Cancer care program empowers woman

A LOCAL woman is getting the message out about the integrated cancer care program that helped her and is coming to town.

A LOCAL woman is getting the message out about the integrated cancer care program that helped her and is coming to town.

Cara Morton, a 43-year-old film educator living here, was diagnosed with stage 4 non-malignant cell lung cancer in March 2010.

“Everything collapsed […] they told me it was inoperable,” says the mother of two. Her oncologist gave her two to three years to live. Family and friends started doing online research to find resources to help her cope with chemotherapy.

This is how they found InspireHealth, a program that works with standard cancer treatment by integrating healthful approaches to nutrition and exercise while providing emotional and immune support.

“When I went to the Fireside Chat [at InspireHealth’s Vancouver location], I was amazed at meeting other people who had cancer and were able to speak and talk normally,” Cara says.

She wanted to learn more about how she could positively affect her recovery, so she signed up for the Life Program.

This two-day workshop made her feel empowered to become an active participant in her healing.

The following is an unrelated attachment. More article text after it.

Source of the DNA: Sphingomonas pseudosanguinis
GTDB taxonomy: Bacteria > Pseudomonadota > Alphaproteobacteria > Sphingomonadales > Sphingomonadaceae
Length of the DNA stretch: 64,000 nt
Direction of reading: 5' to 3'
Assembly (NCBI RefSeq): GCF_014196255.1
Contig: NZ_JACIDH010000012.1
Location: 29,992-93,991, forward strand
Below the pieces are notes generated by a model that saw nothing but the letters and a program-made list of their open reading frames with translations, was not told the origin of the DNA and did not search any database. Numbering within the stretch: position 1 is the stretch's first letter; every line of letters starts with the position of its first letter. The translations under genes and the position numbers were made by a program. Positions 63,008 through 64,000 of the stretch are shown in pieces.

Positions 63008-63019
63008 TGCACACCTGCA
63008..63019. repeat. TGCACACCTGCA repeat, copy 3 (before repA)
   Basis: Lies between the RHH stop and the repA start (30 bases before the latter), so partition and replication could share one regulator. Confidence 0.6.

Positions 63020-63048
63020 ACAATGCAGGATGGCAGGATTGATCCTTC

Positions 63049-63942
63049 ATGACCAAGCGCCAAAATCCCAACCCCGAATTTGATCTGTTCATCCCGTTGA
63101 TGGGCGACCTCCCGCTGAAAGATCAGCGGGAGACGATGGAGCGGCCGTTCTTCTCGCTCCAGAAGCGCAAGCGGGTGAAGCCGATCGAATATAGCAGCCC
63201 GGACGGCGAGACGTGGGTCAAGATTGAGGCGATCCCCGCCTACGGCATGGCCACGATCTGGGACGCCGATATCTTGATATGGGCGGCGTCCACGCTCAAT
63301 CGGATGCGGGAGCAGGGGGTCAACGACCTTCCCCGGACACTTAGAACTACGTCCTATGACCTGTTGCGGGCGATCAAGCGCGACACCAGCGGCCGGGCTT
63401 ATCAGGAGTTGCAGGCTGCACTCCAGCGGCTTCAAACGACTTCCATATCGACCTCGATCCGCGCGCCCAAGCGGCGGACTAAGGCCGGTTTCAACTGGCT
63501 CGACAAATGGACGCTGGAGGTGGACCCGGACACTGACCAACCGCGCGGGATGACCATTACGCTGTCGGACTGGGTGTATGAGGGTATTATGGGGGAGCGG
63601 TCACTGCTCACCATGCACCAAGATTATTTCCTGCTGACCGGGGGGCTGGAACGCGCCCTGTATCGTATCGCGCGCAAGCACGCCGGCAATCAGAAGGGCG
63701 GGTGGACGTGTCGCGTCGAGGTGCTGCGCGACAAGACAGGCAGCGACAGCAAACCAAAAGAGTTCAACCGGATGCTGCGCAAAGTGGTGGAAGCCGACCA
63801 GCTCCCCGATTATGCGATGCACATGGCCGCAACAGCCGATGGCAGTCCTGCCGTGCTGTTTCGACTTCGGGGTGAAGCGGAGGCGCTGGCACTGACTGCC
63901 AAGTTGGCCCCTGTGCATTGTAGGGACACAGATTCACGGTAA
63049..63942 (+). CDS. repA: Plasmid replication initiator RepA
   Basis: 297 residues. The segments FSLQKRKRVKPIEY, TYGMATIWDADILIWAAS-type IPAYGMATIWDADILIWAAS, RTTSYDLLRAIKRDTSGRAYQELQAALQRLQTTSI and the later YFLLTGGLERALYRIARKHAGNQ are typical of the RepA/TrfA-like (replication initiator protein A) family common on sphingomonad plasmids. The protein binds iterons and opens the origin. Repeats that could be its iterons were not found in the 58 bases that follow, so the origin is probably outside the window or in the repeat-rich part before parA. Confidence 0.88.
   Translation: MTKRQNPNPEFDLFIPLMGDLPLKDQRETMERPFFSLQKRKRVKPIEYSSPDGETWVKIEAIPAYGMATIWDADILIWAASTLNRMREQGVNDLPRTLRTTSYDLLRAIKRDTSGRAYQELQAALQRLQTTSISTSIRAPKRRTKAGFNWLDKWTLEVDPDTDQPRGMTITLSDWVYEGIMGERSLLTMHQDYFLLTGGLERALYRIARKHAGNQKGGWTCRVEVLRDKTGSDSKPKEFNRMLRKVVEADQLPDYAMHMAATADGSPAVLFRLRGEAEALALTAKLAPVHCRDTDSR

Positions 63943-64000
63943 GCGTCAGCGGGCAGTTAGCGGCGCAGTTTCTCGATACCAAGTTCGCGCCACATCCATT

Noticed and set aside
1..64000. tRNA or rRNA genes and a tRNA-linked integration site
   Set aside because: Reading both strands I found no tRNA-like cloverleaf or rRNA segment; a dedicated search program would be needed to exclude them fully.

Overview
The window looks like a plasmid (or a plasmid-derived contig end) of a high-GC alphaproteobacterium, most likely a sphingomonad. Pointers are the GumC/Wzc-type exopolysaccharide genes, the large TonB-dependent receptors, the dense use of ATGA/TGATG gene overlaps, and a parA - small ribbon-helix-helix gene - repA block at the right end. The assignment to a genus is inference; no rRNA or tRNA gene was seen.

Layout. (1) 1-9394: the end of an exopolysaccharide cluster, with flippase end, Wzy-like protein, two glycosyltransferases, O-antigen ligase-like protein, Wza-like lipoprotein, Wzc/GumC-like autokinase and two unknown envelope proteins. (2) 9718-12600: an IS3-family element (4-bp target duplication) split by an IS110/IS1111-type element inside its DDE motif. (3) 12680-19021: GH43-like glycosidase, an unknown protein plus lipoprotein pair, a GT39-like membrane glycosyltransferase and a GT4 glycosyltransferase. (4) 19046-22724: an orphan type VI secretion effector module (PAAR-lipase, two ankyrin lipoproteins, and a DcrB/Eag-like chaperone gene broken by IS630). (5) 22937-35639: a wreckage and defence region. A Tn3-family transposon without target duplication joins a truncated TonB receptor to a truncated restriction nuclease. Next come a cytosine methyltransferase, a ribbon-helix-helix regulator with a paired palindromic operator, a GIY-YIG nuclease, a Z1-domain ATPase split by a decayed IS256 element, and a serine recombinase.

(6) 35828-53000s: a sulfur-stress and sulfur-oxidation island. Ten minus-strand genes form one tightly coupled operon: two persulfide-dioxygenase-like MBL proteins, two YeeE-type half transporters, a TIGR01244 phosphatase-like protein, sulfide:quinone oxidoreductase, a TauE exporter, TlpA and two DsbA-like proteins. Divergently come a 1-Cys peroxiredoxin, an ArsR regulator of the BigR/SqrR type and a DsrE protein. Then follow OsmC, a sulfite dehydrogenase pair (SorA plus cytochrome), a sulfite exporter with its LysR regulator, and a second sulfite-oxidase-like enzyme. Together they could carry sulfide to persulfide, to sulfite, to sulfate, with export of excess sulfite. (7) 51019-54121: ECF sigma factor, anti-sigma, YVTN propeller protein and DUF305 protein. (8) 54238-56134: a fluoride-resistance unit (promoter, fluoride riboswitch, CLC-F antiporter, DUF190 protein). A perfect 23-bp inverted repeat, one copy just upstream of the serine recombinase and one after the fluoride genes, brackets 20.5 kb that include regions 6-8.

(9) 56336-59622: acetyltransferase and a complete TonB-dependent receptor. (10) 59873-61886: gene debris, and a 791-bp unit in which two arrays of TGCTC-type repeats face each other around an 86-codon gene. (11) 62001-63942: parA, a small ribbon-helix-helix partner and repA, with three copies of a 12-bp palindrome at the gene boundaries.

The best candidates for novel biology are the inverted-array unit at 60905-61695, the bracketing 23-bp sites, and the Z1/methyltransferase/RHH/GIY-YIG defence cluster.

“People survive longer when they’re empowered and see their bodies as whole.

“The Life Program taught me that my body is naturally capable of healing,” she said.

Changing her attitude to cancer changed the course of the disease. Cara started by bringing major changes to her diet.

“InspireHealth helped me research an anticancer and antitumour diet,” she says, “[…] and it made all the difference. Everyone was surprised I could keep it up! But when you’re diagnosed with stage 4, it’s not that hard to say no to a bag of chips.” She started consulting a naturopath and taking supplements to reduce lung cancer tumours. She says that Dr. Puhky, one of the physicians with InspireHealth, made her feel human.

“He told me how healthy I looked. This was an incredibly helpful attitude, ”she says. “I could strengthen my body, mind and spirit to face [the disease] and not let it take over.”

By the fall of 2010, her tumours had shrunk so significantly that she became a candidate for surgery.

Since that operation in November 2010, she only has one lingering tumour, which has not grown significantly. Next month will be Cara’s two-year mark.

The program empowered her to regain a sense of control on the course of the disease by giving her skills she can apply to everyday life, she said.

“I don’t know how long I’m going to live, but at least I’m not going to be victimized by it. I mean, we’re all going to die, but you still need hope. You still need joy.”

InspireHealth is launching InspireLife BC here March 1 and 2 featuring the same Life program Cara attended in Vancouver.

“I’ve been there, I know how terrifying it can be in the beginning. I want to help people be empowered. The program is also about meeting other people and sharing their stories. Everyone has a different life story, but there are always similarities,” she says.

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